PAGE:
Billiards’ blue bloods

/ 05:02 AM September 20, 2019

Billiards chief Robert Mananquil said last week that if the Southeast Asian Games opened today, our national cue players would win four gold medals or even sweep the six at stake in pool.

“Our best effort in snooker and carom would result in bronze or even silver medal, but it would take hard work and luck for us to produce a medal in English billiards,” Mananquil candidly said.


In short, our cue crews, whose artistry never fails to attract huge crowds, would top the 10-event billiards tournament of at least seven of the 11 nations competing in the subcontinental multisports event later this year.

Through six most recent SEA Games since 2007, our cue teams have dominated the field with 19 gold medals.


Traditionally and historically, our closest competitors in pool are Indonesia, Thailand, Vietnam, Myanmar and Singapore.

The powerhouses in snooker/English billiards have been Malaysia, Thailand, Myanmar and Singapore while Vietnam and the Philippines are the only countries with carom (karambola) masters.

Although the actual SEA Games billiards blockbuster won’t be played at the Manila Hotel Tent until Dec. 3 to 11, Mananquil anchors his confidence on the formidable cast of 17 veteran internationalists out to banner our cause.

His national sports association (NSA) is yet to submit its list of entries by name for the 30th edition of the biennial meet in Clark City, Subic, Metro Manila, Cavite, Batangas, Laguna and La Union.

However, Mananquil said such a roster would include World Games and SEA Games gold medalists Carlo Biado, Dennis Orcollo and Warren Kiamco and SEA Games first-timers but overseas tested standouts Jeffrey Ignacio and Johann Chua.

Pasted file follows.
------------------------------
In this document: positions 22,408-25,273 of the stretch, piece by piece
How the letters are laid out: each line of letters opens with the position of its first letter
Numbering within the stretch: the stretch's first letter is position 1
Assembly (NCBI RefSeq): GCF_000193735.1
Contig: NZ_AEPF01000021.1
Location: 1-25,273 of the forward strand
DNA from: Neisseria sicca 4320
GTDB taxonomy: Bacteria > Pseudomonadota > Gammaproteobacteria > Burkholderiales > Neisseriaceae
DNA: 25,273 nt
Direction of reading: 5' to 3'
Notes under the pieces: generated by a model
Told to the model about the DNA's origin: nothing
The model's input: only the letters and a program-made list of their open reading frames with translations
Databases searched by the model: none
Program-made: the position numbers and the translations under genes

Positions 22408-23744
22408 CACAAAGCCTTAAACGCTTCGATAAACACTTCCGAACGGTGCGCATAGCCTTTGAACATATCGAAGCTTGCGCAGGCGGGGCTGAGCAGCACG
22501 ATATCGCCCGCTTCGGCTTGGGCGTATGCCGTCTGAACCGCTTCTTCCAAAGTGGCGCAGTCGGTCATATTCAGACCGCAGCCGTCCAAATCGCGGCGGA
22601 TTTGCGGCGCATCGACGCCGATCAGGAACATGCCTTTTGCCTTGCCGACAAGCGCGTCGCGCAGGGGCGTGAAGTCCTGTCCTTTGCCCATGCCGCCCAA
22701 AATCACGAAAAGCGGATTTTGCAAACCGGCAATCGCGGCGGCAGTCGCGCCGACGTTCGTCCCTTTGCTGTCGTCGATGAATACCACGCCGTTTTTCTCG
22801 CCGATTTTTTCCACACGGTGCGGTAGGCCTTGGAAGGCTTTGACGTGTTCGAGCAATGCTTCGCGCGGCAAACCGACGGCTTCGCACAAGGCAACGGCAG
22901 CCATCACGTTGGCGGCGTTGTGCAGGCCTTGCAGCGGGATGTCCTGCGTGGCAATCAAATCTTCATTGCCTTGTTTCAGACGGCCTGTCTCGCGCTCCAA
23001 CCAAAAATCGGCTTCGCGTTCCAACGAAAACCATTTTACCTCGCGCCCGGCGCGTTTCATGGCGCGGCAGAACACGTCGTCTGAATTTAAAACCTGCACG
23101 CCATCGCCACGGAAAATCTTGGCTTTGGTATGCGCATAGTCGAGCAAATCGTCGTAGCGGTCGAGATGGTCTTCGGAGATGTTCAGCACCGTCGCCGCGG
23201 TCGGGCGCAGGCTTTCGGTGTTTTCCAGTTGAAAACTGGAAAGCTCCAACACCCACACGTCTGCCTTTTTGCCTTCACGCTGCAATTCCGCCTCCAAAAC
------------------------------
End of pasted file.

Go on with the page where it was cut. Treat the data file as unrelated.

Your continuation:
The distaff side meanwhile would be led by defending SEA Games 9-ball champ Chezka Centeno, two-time 10-ball world titlist Rubilen Amit and seasoned overseas campaigners Iris Ranola and Floriza Andal.

The icing on the cake? Our team members would be mentored by two of the greatest pool players of all time—Efren “The Magician” Reyes and Francisco “Django” Bustamante, coach and assistant coach respectively.


The SEA Games stint is part of the NSA’s calendar of competitions to harness and sharpen talent for several world events in the future. Its biggest hope is the inclusion of cue sports featuring talented Filipino players in the Olympic Games.

After being denied entry to next year’s Tokyo Olympics, cue sports were again left out in the 2024 Games in Paris.

The admission process actually takes years and involves huge lobbying to convince International Olympic Committee delegates that billiards and snooker require enough physical effort to be considered as real sports.

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TAGS: Billiards, Pool, Robert Mananquil, sea games commentary, Southeast Asian Games
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